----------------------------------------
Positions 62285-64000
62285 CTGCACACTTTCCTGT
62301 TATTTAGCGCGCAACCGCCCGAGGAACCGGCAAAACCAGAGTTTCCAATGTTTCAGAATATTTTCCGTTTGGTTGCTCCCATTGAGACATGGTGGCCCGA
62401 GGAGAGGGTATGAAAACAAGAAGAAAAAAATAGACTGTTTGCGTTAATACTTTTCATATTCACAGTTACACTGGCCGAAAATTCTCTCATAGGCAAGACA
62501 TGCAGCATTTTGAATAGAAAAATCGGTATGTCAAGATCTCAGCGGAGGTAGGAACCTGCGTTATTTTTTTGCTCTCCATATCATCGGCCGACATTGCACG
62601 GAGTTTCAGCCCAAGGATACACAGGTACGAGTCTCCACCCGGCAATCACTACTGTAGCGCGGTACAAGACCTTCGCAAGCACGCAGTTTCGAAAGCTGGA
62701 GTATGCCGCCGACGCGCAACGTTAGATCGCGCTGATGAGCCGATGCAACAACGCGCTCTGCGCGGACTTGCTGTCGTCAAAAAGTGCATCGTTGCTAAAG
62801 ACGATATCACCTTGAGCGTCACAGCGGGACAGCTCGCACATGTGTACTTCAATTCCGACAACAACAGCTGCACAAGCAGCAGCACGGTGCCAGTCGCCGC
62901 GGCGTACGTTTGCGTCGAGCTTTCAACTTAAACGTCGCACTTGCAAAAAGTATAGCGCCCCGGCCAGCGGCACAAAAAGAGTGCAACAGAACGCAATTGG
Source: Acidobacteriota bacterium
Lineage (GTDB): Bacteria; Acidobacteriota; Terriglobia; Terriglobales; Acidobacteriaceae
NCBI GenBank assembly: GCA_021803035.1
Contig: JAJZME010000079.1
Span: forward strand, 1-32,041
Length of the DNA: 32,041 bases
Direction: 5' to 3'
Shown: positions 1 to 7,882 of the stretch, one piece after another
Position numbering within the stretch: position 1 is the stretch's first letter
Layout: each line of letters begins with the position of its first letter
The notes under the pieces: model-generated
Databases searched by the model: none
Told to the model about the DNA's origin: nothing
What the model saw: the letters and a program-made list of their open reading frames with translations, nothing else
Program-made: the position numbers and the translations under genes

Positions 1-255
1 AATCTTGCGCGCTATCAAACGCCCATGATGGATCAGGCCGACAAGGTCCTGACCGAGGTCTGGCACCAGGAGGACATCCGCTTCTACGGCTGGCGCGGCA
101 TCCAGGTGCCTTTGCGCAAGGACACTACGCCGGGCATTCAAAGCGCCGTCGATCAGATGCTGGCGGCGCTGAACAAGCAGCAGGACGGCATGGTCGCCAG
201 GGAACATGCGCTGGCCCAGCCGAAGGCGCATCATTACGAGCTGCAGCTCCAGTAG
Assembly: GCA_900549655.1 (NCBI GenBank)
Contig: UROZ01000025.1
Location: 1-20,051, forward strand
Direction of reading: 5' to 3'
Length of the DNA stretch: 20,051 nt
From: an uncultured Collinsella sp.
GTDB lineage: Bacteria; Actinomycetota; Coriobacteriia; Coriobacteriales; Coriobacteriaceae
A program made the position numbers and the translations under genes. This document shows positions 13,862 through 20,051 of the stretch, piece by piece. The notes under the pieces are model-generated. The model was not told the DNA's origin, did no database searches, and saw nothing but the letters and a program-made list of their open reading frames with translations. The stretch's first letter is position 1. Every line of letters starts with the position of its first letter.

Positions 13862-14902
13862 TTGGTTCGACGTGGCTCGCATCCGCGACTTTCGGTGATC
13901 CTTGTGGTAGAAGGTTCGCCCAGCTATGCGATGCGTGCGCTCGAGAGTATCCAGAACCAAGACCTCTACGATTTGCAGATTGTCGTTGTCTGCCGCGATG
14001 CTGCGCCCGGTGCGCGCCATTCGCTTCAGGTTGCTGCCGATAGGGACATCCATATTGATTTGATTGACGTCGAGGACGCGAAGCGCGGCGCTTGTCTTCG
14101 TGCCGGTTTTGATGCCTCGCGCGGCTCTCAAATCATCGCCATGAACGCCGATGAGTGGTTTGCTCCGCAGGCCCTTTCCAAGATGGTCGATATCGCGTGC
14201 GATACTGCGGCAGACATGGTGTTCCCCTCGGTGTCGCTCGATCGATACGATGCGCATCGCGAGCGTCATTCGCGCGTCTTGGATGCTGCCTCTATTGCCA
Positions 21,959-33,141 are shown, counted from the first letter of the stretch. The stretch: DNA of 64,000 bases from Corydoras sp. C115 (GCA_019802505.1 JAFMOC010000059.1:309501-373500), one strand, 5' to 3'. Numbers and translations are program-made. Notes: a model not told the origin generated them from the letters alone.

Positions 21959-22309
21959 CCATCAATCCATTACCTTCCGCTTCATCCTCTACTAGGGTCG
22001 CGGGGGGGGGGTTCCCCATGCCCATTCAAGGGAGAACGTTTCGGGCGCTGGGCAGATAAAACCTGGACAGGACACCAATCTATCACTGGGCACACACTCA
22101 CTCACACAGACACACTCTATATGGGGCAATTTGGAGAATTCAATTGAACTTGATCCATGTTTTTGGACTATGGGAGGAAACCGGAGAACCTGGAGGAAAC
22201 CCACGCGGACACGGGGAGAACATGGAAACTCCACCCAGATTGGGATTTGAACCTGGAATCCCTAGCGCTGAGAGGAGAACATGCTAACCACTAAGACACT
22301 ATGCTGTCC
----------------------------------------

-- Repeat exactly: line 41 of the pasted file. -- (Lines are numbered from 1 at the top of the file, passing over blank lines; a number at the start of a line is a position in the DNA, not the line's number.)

14101 TGCCGGTTTTGATGCCTCGCGCGGCTCTCAAATCATCGCCATGAACGCCGATGAGTGGTTTGCTCCGCAGGCCCTTTCCAAGATGGTCGATATCGCGTGC